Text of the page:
08 June 2011

No need for private universities in the UK

The current government's higher education strategy is now in a complete mess - although it must be said that previoius governments have contributed.  Two strategies were evolved by this governement: allow universities to charge up to £9000 a year for an undergraduate programme; and encourage the development of private universities.  Budgeting was done on the assumption that the average cost of a course would be £7,000 but now more than half of the universities will be charging the maximum - problem number one.

Problem number 2 is that very few organizations appear to be coming forward to create private universities and one that has is now under investigation in the USA for suspected fraud - welcome to the world of big business Mr. Cameron.  A bunch of presumably right-leaning academics, including Richard Dawkins - noted evolutionary biologist - have also proposed a new university college offering courses in the humanities but, hello!, what's this - it turns out that the published syllabuses have been ripped off from existing courses in the University of London - welcome to the world of the self-seeking academic, Mr. Cameron.

Further problems exist with the government seeking to adopt an 'American' approach to higher education - and why that dysfunctional system is of any interest at all to us, I do not know - which are outlined by Howard Hotson in an article in the London Review of Books for the 19th May.  He points out that the "72 US universities in the top 200 [world wide] represent fewer than 5 per cent of those offering four-year degrees" (there are 5,758 recognized HE insitutions in the US). By contrast, the 29 UK universities in the world's top 200 represent almost 20% of the 165 insitutions in the UK.  This means that the chance of a UK student attending a top university is much greater in the UK than it is in the USA - in other words, the UK system of publicly funded higher education works.  Hotson points out that it also works in terms of value for money and he notes that "If value for money is the most important consideration, especially in an age of austerity, the American model might well be the last one that Britain should be emulating".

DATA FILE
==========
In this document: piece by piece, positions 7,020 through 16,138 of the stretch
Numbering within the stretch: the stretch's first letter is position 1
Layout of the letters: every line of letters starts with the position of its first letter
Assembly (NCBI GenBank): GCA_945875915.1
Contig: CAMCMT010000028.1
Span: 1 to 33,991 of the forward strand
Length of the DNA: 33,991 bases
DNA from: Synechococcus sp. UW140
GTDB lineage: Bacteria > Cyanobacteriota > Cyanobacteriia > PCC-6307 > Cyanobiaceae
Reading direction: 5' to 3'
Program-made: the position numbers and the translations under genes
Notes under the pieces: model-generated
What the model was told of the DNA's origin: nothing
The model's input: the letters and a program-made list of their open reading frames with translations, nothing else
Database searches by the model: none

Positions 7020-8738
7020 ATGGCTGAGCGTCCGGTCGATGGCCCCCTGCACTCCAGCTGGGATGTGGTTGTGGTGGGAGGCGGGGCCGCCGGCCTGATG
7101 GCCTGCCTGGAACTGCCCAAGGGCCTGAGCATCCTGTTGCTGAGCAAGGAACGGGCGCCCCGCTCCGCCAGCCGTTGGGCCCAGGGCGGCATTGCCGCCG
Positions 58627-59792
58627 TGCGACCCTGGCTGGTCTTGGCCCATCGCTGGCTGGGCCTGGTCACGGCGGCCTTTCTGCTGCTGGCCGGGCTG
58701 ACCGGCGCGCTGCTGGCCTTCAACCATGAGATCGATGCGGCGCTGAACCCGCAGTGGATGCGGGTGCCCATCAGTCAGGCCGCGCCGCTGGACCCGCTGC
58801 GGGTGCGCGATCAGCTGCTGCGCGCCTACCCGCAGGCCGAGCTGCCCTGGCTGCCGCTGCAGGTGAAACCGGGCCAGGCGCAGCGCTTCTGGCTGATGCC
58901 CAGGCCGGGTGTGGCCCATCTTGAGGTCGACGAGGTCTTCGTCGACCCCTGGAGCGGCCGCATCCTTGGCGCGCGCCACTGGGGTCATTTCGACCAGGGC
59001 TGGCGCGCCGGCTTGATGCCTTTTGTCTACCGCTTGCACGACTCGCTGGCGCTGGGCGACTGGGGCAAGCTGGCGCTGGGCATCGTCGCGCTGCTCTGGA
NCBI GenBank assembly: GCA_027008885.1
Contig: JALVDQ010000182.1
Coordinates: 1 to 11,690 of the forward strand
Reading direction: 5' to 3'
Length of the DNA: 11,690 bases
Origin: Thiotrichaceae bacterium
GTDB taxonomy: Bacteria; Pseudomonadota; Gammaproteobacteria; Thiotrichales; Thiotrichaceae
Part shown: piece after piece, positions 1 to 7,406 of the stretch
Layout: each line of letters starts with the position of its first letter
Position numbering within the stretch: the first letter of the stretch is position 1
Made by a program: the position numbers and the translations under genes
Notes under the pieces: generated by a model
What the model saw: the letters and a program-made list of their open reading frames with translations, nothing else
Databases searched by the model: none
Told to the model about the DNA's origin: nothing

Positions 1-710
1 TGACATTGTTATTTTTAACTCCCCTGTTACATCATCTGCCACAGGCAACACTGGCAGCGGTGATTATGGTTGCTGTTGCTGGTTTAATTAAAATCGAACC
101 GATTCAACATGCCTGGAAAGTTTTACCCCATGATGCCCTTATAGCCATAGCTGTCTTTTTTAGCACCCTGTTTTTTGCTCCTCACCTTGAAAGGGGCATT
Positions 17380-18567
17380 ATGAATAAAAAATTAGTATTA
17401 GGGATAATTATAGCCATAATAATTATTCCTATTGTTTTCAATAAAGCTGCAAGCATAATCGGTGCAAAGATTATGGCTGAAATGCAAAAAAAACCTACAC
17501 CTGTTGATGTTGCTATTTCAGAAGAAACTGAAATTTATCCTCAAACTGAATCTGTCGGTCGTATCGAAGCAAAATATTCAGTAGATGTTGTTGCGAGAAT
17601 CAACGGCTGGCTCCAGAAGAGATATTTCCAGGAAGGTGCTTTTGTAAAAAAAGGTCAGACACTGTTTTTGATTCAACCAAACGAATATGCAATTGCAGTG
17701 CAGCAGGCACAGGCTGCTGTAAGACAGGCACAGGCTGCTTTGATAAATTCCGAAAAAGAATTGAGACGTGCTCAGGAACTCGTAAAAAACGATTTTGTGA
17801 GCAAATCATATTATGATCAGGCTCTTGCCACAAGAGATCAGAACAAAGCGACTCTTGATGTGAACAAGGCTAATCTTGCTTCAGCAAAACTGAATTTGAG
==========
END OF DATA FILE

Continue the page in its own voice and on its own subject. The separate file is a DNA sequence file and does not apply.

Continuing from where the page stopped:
Will Hotson's analysis make the slightest difference to government policy?  Of course not - the Tories are wedded to the notion of the market, come what may, they are ideologically incapable of rational analysis and, therefore, the decline of the higher education system in England and Wales will continue - the Scots need to be thankful that education is in their hands, not in those of the idiots in Westminster. 

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